0

  • Injuries (again!)

Bouncing Back From a Demoralizing Run

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This isn’t a how-to. This is a help-please! A desperate plea to the runners of the world.

I have a 10K race coming up a week from today. In fact, by this point I’ll be home and cleaned up and chilling on the couch. I thought I would be ready by now. But I am not ready. Not even close. I’m sure of that now, after this morning’s disaster of a run.

Instead of settling into a comfortable pace for one last long(ish) run, I struggled and had to stop to walk. Eight times. I even cut my distance short. At least by now I know when I’ve had enough.

Instead of feeling primed and powerful and ready to take on this 10K, I’m feeing like a failure. I’m floundering. Flustered.

So I ask you, oh wise ones of the internets, a week from my race, what should I do?

  • Do I hit the roads hard this week to try to make up for my lackluster long run?
  • Do I take the week off and rest up?
  • Do I carry on as planned and shoot for my original goal?
  • Do I pull up the reins and run a slow race, so long as I can actually run the whole thing and maybe even enjoy it?
  • Do I step down to the 5K?

I’m Not Very Fast (So Say ‘Serious’ Runners)

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This month I finished my second 5K summer series. In the last race, I missed a PR by 36 seconds! So you could say I was feeling pretty good about myself. Oh, but not today.

No, today, because I was feeling so good about myself, I searched for what people consider a “serious” 5K time. I had in my head 25 minutes, which I can do (I hesitate to say easily) just about every time I toe the starting line these days. Boy, was I wrong, according to “serious” runners on the internets.

The “serious” runners think that any 5K over 20 minutes is not serious. That serious runners could cover 5,000 meters in 20 minutes as a warm-up nursing an injury on an off month. Never mind that I may never get to that easiest of thresholdshealthy, in the best shape of my lifeno matter how much I train.

I’m sure these “serious” runners would prefer that I join the Clydesdales.

See, there is talk among these “serious” runners that seriousness is a result of effort. Because I haven’t broken 20 minutes, naturally I’m just not trying hard enough. Maybe that’s it, “serious” runners. Or maybe it’s genetics.

At 6-foot-4, 210 pounds on a good day, I’m not built like a runner. I’m more like Jimmy Graham than Galen Rupp. I would venture to say the Saints tight end can’t run a 5K in 20 minutes, either.

Look, guy, let’s not be so negative.

Deep breath. After grinding my teeth a bit, I turned my frown upside down by thinking about how far I’ve come in 5K Land. In 2004 I finished my first one in 28:20, after kinda-sorta training on the treadmill for all of eight days. I remember feeling this monumental sense of accomplishmentand also rewarding myself with utter laziness for the rest of the weekend. I ran another race in 2007 (29:26) and another in 2008 (33:49) before finally cracking the 25-minute mark in 2010, when I caught the running bug.

Continue reading “I’m Not Very Fast (So Say ‘Serious’ Runners)”

The Hills Are Alive! My Hillsboro, Oregon, Bald Peak Half Review

The Hills Are Alive! My Hillsboro, Oregon, Bald Peak Half Review

Bald peak Half Marathon-2014

The moment I signed up for this race, it went straight to my head. And not in a good way.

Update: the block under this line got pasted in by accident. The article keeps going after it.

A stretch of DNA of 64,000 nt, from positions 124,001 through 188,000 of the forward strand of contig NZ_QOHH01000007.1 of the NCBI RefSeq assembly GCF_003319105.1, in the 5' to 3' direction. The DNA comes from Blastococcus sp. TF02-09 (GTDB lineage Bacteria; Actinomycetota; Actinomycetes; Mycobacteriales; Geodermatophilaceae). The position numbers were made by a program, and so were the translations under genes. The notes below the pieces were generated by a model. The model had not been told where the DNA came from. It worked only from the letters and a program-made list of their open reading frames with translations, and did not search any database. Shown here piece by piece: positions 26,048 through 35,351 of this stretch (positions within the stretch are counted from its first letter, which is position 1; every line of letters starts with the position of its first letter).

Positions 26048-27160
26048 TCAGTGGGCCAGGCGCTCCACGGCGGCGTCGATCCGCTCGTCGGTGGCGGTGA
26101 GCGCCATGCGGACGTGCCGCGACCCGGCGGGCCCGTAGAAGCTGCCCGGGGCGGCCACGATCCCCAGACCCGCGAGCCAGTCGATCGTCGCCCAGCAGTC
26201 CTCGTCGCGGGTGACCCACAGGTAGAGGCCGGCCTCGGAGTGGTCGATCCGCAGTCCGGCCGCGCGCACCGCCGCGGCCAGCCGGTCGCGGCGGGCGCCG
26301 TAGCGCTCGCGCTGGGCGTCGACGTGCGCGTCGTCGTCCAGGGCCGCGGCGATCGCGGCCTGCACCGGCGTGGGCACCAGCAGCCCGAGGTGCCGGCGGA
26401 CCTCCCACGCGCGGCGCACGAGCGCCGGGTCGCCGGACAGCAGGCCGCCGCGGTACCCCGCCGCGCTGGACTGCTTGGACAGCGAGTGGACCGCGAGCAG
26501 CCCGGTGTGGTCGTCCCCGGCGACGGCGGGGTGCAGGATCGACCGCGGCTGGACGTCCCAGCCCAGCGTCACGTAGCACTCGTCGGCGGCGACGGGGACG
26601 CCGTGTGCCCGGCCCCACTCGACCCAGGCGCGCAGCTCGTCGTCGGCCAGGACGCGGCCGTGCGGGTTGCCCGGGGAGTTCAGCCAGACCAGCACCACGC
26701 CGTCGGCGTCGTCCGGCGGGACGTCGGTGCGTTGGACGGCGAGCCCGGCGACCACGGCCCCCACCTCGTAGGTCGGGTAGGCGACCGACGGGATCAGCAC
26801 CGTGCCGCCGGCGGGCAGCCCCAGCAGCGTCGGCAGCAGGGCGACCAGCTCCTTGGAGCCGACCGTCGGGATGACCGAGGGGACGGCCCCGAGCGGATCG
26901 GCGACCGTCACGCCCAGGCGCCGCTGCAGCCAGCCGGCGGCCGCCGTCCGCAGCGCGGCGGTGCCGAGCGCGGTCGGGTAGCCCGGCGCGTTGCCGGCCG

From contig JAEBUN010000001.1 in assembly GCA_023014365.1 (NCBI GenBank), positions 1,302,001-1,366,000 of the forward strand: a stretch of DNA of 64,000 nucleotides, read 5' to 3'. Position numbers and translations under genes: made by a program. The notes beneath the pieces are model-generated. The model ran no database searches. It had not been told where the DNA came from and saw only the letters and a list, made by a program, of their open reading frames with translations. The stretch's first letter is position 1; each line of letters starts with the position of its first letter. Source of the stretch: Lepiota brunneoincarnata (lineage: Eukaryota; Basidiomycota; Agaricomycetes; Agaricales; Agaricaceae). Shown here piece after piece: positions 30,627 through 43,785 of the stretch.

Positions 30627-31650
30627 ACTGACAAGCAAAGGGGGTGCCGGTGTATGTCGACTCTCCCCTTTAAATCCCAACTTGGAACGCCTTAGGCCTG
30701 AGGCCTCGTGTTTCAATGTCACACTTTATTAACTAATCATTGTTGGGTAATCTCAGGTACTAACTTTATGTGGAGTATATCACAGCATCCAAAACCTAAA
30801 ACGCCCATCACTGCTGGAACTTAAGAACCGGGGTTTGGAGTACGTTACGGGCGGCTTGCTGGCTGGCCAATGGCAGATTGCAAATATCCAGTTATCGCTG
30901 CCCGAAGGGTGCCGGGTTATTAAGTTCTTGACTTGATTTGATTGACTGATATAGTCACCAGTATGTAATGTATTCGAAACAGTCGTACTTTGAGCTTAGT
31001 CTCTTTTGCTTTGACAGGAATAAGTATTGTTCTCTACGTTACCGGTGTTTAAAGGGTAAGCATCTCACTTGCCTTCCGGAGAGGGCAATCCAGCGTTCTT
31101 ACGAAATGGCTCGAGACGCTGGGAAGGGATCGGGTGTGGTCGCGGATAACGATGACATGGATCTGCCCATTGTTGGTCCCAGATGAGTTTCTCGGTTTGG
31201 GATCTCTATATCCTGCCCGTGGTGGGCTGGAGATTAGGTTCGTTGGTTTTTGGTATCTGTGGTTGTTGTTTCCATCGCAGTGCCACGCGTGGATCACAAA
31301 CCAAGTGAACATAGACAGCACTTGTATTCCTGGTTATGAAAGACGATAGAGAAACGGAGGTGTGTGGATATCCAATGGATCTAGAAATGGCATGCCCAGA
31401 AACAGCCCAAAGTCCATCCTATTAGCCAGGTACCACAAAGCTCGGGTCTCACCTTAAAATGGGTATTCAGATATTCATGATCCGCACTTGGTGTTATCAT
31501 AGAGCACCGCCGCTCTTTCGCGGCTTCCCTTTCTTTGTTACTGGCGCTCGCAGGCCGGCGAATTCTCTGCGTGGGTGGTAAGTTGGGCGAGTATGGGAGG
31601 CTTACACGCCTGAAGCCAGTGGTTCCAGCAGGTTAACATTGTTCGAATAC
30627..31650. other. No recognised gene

The Bald Peak Half worked out well for a family trip in the area—and oh, when did I turn into the guy who says, “Dear friend, I’ll be in your locality. Perchance I’ll run a 13.1-mile race!”?—and I have to admit, I didn’t look much at the course or other details before I sent in my money.

In my defense, unlike the bigger distance races I’ve run, for this modest little event there wasn’t much detail to be found. With fewer than 300 total finishers in the previous two runnings, the data were sparse. I searched online for anyone who tracked the course, and found at least one. (Thanks, krushgrapz.) It was then my jaw hit my keyboard.

I obsessed over this “hilly half” for the next three months.

The prospect of 1,800 feet of elevation gain (not a typo)800 in the first 2 miles and 300 in the last half-mile (also not typos)had me looking around my flat Phoenix-area surroundings and wondering how I would ever get ready for the hills of Hillsboro.

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Using MapMyRun’s Climb Ratings, I was able to look for local runs of 3-ish miles with crazy elevation gains. A trend emerged: summit hikes. Gulp. It took me weeks to work up the nerve to get out there. My trail of choice was the Quartz Ridge Trail, not too far from Piestewa Peak. I could hit it on my way to work in the morning and clean up at the office. I did it three times (4, 6 and 3 miles) in the three weeks leading up to my Oregon trip.

Continue reading “The Hills Are Alive! My Hillsboro, Oregon, Bald Peak Half Review”

I Had a Dream (About Running)

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This week I had an elaborate dream involving me running a 5k race. (I was getting ready to run one this weekend.) I was late to get there and missed the bib pickup period, so they gave me a 3-year-old’s time chip and sent me on my way. (I have a 3-year-old.) Soon enough, well-meaning volunteers were chasing me through the course to give me a bib, and when they were successful, I struggled mightily, fumbling as I went, to pin said bib to my shirt without slowing down or stopping. The course was in a mall, and because I was so far behind, I never knew where I should be running amid all the shoppers. (Not my first dream where I was running in a mall.) Although my pace was good, I never did catch up with the pack. The end.

OK, psych pros, unpack this one for me.